The New England Patriots and their fans continue to erase any lasting vestige of Aaron Hernandez from their collective memories. However, a sordid few have gone the other way, gobbling up jerseys at absurd prices.
The Boston Globe's Billy Baker reports on an odd occurrence taking place on eBay. It seems jerseys bearing the number and name of the former Patriots tight end are going for ridiculous prices at the moment.
UPDATE: Monday, July 1, 8:15 p.m. ET
Well, color me stunned and depressed, because Hernandez jerseys are fetching a far more absurd amount than previously reported.
CBS Sports reports some bids are going as high as $1,000 on eBay. One winning bid for an autographed jersey was a whopping $1,200.
End of Update---
On June 26, Hernandez was charged with first-degree murder as well as five other other gun-related charges, leading many to distance themselves from an athlete who once ignited cheers from the Foxboro faithful.
As the report mentions, the Patriots are even allowing fans to return their Hernandez jerseys for that of another player, giving fans the chance to ditch those duds that are suddenly a depressing sight in their collections.
John Lamothe is one fan who decided to ditch his Hernandez gear, so he decided to sell it on eBay, a decision that garnered him a whopping $289.
Baker describes a burgeoning market for items tied to a man charged with a heinous crime:
One man on Craigslist is offering to buy “anything” related to Hernandez, who has pleaded not guilty to the charges.
On eBay, heavy bidding is often driving prices for items well above what the sellers paid for them. More than 1,700 people have viewed a Hernandez jersey listed by Ben Kent, a Pats fan from Virginia Beach. The bidding is up to $227. He paid $50 for it.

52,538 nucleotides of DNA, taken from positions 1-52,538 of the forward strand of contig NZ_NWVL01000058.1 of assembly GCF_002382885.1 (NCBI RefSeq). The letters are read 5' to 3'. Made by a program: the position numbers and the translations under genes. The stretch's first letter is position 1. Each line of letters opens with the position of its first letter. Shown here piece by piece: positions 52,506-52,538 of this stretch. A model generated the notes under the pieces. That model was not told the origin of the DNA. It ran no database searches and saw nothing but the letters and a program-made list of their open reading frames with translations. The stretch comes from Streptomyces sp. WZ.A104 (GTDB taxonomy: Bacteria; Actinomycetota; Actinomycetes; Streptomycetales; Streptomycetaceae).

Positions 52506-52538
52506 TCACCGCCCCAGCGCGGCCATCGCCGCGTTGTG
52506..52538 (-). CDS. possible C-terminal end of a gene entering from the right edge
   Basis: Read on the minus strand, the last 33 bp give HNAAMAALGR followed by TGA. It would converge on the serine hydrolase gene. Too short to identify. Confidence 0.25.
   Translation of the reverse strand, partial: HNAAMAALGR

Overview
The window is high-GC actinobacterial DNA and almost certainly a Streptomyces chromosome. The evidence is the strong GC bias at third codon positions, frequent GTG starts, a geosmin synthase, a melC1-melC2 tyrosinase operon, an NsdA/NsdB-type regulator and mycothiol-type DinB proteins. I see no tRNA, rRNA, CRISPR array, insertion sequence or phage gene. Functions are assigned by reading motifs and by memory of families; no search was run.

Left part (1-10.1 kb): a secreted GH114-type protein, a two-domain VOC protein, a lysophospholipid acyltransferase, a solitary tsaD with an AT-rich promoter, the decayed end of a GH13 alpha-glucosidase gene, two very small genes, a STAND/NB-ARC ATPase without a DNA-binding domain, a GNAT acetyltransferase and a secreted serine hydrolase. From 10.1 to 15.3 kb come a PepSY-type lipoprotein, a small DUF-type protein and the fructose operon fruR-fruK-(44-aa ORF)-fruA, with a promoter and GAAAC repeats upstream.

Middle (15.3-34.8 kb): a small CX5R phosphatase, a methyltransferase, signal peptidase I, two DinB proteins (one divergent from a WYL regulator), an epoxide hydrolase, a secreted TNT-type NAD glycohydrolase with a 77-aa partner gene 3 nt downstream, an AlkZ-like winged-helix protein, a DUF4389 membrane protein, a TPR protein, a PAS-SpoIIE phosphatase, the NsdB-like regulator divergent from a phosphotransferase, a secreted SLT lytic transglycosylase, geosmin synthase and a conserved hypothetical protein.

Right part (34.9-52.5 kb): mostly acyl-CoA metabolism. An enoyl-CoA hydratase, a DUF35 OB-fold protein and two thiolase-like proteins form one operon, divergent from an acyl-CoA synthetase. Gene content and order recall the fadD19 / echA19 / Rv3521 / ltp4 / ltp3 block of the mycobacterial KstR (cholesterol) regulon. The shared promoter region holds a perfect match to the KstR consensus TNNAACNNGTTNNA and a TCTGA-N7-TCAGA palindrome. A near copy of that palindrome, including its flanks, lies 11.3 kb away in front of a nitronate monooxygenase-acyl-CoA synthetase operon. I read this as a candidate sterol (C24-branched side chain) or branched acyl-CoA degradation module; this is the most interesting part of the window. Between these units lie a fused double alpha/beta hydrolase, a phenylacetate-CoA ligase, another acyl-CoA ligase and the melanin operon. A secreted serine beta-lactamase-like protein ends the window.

Hernandez didn't pull off a remarkable act of kindness, score a pivotal touchdown or any other wonderful act that might garner all this high-priced frenzy. No, he is being charged with killing another human being, which is sadly prompting some people to reach deep into their pockets.
There is really no other reason I can see, which makes every single purchase a deplorable one. Of course, Hernandez is innocent until proven guilty, but that isn't the impetus behind all these cyber purchases.
Suddenly, many who wouldn't think to own a Hernandez jersey a week ago now have their interest and desire piqued.
What would you do with an Aaron Hernandez jersey?
Baker also writes about Jeff Brown and his nine-year-old son Conor.
Conor wanted his father to wait for a year to sell his own jersey because the market for it would presumably soar if the allegations surrounding Hernandez turned into a guilty verdict.
His father relays the conversation: "He said, 'Dad, there are a lot of crazy people in the world who would probably want it if that happens.'"
While the father dispatched his son's astute market analysis and sold the jersey immediately, Conor is on to something here.
Only crazy people would drop hard-earned money on an empty jersey, tied to a man who may have just wasted some amazing talent—a man who may have committed a reprehensible crime.
The sentiment that one man's garbage is another's treasure applies to this unfortunate story.
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